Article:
“The admission process has been converted into a multi-crore business. The admissions in the country are done through various examinations like CAT, XAT, MAT, SNAP, JMET etc. After appearing in the test, the candidate needs to apply to various colleges. The required forms are available for anything between Rs 800 and Rs 1,600, which makes these out of reach for most of the poor students, especially when they have already paid for the entrance test,” he added.

The students questioned the need to spend on admission forms of these colleges and on the entrance exam separately. They demanded that the entire process should be streamlined.

The students have also mentioned in the memorandum that MBA aspirants have to wait for their result for getting admission to the institute of their choice, while they are also forced to fill forms for other institutions.



Paper published
Tribune News Service

Chandigarh, November 15
Anupreet Kaur Arora and Sagneet Kaur of MCM DAV College for Women published a paper on “Issues and Challenges Related to Adolescence in Modern Era” in the Indian Journal of Psychology and Mental Health August 2009 V.3, No.5.

Students of the psychology department of the college probed the phase of adolescence and its problems and in a professional manner offered solutions for these challenges. Principal of the college Dr Puneet Bedi congratulated students on their academic achievement and called them the flag-bearers of MCM for strengthening the college’s stronghold at the national level.

Yoga camp

On the eve of diabetes day, a three-day yoga camp was organised by Government College of Yoga Education and Health, Sector 23. Yoga experts highlighted the management of diabetes with the help of various exercises. Nearly 100 persons attended the camp.



Art college
I was on leave: Teacher
Tribune News Service

Chandigarh, November 15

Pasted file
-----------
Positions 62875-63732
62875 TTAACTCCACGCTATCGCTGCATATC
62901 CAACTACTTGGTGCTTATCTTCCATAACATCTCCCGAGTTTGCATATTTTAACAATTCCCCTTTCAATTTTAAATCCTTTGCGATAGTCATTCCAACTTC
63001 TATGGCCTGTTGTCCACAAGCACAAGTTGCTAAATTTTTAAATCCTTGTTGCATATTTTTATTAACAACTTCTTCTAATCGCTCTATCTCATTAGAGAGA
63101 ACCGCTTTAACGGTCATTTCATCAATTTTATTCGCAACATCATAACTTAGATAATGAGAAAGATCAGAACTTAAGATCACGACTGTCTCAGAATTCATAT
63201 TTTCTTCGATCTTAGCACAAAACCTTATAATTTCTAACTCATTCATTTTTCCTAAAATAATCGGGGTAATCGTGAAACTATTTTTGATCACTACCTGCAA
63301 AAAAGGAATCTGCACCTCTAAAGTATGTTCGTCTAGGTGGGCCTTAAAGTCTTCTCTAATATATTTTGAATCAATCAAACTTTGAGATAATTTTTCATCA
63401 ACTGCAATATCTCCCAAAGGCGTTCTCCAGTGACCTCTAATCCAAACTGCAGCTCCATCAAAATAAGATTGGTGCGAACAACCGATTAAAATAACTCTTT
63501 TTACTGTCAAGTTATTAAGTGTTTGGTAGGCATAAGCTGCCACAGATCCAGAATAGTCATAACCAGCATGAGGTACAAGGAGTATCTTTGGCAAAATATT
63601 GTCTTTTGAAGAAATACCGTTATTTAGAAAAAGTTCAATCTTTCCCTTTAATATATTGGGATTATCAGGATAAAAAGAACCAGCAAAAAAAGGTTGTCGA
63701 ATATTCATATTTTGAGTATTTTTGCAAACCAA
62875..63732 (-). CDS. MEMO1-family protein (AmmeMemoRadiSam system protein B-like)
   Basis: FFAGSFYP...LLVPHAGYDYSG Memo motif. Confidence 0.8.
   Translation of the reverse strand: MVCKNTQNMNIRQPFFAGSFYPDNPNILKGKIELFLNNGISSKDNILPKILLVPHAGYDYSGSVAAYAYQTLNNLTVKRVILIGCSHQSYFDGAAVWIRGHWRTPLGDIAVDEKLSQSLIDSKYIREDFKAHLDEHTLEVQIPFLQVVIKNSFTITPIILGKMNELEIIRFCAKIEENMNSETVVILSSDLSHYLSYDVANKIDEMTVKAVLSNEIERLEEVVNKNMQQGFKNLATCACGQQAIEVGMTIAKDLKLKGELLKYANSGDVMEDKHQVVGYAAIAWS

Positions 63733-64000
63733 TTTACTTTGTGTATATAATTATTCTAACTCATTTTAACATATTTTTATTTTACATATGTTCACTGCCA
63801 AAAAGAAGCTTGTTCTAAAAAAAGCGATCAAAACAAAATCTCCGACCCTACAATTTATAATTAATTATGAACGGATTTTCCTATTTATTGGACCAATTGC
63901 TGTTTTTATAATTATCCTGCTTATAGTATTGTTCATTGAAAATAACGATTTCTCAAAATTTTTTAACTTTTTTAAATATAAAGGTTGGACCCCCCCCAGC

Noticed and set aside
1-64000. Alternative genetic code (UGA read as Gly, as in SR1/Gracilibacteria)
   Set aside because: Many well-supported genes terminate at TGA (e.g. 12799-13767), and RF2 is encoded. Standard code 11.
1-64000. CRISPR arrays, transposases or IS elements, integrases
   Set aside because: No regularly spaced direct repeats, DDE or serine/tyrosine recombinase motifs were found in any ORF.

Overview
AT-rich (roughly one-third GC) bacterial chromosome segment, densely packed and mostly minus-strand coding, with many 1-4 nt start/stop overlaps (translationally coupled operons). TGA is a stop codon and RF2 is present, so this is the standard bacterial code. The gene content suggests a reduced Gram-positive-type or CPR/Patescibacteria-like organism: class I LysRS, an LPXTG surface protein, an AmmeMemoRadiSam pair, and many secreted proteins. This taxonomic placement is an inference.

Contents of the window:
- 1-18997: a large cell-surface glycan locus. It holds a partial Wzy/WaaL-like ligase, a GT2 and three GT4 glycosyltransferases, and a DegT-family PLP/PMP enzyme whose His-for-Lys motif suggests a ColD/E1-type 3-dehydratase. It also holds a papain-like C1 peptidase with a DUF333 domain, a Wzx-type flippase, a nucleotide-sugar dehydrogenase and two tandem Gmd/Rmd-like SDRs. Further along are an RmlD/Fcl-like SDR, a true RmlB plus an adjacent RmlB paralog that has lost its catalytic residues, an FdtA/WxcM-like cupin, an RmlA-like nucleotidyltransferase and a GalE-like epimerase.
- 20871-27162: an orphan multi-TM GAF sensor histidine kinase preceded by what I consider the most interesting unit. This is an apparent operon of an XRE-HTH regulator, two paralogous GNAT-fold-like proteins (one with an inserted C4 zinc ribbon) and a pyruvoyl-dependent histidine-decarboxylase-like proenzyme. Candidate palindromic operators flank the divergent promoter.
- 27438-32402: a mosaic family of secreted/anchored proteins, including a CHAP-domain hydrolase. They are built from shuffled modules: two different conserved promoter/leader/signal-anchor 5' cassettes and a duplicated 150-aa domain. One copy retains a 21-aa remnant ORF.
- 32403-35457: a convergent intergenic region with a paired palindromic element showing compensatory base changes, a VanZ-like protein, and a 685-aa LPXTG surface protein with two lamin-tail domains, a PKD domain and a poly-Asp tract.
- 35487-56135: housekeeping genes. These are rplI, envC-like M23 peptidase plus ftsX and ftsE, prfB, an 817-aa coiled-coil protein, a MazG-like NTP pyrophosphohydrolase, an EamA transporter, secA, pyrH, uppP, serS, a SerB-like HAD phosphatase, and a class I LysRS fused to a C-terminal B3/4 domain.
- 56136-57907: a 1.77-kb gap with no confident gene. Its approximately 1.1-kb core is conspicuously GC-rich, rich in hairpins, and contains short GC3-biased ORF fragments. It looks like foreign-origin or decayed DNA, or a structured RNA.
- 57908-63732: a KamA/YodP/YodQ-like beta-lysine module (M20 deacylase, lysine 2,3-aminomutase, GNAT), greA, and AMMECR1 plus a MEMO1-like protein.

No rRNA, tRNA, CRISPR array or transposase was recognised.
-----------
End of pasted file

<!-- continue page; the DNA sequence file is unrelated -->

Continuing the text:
In response to the story published on November 9 about lackadaisical attitude of the principal of Government College of Art, Sector 10, one of the faculty members, Sumangal Roy, whose name was mentioned in the story said, “I was on leave from November 7 to 9 and was not absent.”

However, the correspondent stands by her story and points out the fact that the Education Secretary gave the statement of his absence in front of the college faculty and students. The teacher was then summoned by Niwas. During their interaction with Niwas, students had requested him to give them another teacher in place of Roy.



Annual day

Chandigarh, November 15
The local Kangra Valley Welfare Association has given scholarships to 68 school-going children and two students pursuing higher technical education during 2008-09. It has also provided financial support to three destitute widows and an aged person to tide over financial difficulties in the evening of their lives, said Prof S. Bhatnagar, president of the association, at the annual day function here today.

The association honoured Dr Meenu Singh of the PGI, Chandigarh, and Dr Ashok Attri, Head , Department of Surgery at Government Medical College and Hospital, Chandigarh, on the occasion for their achievements in their respective fields. A colourful variety programme of songs, skits and dances - all depicting various aspects of the rich folklore of Kangra - marked the occasion, followed by community lunch. — TNS



Eli Lilly Asia Thesis Award for NIPER student
Tribune News Service

Mohali, November 15
Sandeep Sundriyal, a PhD graduate from National Institute of Pharmaceutical Education and Research (NIPER), who is now working as the post doctoral research associate at the department of pharmacology, Baylor College of Medicine, Houston, Texas, the US, has been selected for the Eli Lilly Asia Outstanding Thesis Award, 2009, in the field of medicinal chemistry.

The award consists of a recognition plaque along with a monetary gift of US $ 1000. This award will be presented to him at a ceremony to be held at the Indian Institute of Technology, Kanpur, on December 4.



HOME PAGE | Punjab | Haryana | Jammu & Kashmir | Himachal Pradesh | Regional Briefs | Nation | Opinions |
| Business | Sports | World | Letters | Chandigarh | Ludhiana | Delhi |
| Calendar | Weather | Archive | Subscribe | Suggestion | E-mail |